Roger Mundell Jr. had gone into his Brookfield garage when he heard a hiss. Then, from behind his wife’s car, the bobcat lunged, sinking its fangs into Mundell’s face and wrapping its front legs around his torso.
“It was on me in a split second,” he said Sunday, hours after the attack. “I have bite marks in my eyelid, up my forehead. It scratched my back. I was bleeding like crazy.”
After the bobcat attacked both Mundell and his 15-year-old nephew, they were able to pin the animal to the ground and shoot it in the head. Environmental Police took its remains to test it for rabies, according to a spokesman for the state Executive Office of Energy and Environmental Affairs, but test results were not available Sunday night.
Mundell, his nephew, and his wife spent much of the day in the hospital, getting rabies treatments, according to Mundell. His wife, he said, was not bitten, but got the bobcat’s blood on her hands after he shot the animal.
Bobcats are not an unusual sight near Mundell’s home, which sits on 90 acres one-quarter mile from Route 9 in Brookfield, but Mundell said the big cats have never been a problem.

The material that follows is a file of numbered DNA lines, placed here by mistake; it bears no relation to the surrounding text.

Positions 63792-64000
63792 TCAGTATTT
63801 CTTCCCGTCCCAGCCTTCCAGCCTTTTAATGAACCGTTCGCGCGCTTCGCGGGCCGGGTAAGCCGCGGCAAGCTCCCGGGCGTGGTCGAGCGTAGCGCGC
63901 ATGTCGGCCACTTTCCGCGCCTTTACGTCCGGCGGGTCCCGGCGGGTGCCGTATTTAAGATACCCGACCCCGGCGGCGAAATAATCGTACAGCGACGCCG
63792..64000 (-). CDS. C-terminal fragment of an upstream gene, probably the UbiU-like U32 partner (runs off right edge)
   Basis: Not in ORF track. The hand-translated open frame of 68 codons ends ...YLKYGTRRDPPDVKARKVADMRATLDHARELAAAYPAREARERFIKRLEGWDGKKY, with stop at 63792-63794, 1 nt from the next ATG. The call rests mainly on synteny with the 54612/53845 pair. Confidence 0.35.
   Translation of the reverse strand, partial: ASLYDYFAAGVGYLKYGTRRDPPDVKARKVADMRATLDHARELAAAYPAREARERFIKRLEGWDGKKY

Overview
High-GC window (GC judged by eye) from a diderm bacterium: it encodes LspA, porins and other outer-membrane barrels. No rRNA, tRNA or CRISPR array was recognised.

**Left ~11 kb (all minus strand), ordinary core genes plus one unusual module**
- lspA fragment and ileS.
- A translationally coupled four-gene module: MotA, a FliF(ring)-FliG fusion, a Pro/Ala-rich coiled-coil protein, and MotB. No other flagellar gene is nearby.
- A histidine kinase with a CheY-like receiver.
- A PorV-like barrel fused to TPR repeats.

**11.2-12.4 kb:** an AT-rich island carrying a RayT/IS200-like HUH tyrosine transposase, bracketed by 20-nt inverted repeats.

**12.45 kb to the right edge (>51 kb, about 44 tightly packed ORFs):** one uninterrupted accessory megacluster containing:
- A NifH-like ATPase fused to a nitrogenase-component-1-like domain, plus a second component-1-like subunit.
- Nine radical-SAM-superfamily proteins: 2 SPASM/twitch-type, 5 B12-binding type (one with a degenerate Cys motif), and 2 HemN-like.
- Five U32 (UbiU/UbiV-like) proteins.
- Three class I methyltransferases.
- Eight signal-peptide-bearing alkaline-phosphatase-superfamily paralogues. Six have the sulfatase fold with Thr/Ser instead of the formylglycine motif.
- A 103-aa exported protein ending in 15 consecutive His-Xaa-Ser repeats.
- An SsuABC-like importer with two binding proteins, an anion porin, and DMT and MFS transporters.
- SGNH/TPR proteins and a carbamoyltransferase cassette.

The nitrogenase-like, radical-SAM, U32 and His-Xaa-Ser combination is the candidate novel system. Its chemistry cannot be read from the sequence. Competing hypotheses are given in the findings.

“This is completely out of character for a bobcat, even to be in the garage in the first place,” said Tom French, assistant director for the state Division of Fisheries and Wildlife. “It is completely consistent with an animal that may have rabies.”
French said there has been maybe one other bobcat attack in Massachusetts.
No one keeps statistics on how many bobcats there are in the state, said French, because the creatures normally avoid humans. But from Worcester County westward, he said, they are common, and spreading east, too, though they have not crossed the Cape Cod Canal.
On Sunday, Mundell, 53, said he was thankful that it was him, not his wife or nephew, who walked into the garage.
“It would have killed my wife,” he said. “I know it would have.”
Mundell said he was lucky to be wearing a thick jacket. When the bobcat attacked him, he managed to pull the jacket — with the bobcat clinging to it — over his head, throwing the 40-pound animal off. Bleeding, he ran for the door. As he slammed it behind him, he heard the bobcat thud into the glass.
All he could think of, he said, was his 15-year-old nephew in the front yard. As Mundell raced to warn him, the bobcat emerged and pounced, biting the teenager on the forearm.
“I went and I don’t know what I did — I strangled it, I choked it,” said Mundell.
His wife ran inside to get their Smith & Wesson Bodyguard 380. Mundell shot the bobcat while kneeling on its neck and body.
“I shot it twice just to make sure,” said Mundell.
“I used everything I had to do it,” he said. “You don’t test it, you do it.”Evan Allen can be reached at firstname.lastname@example.org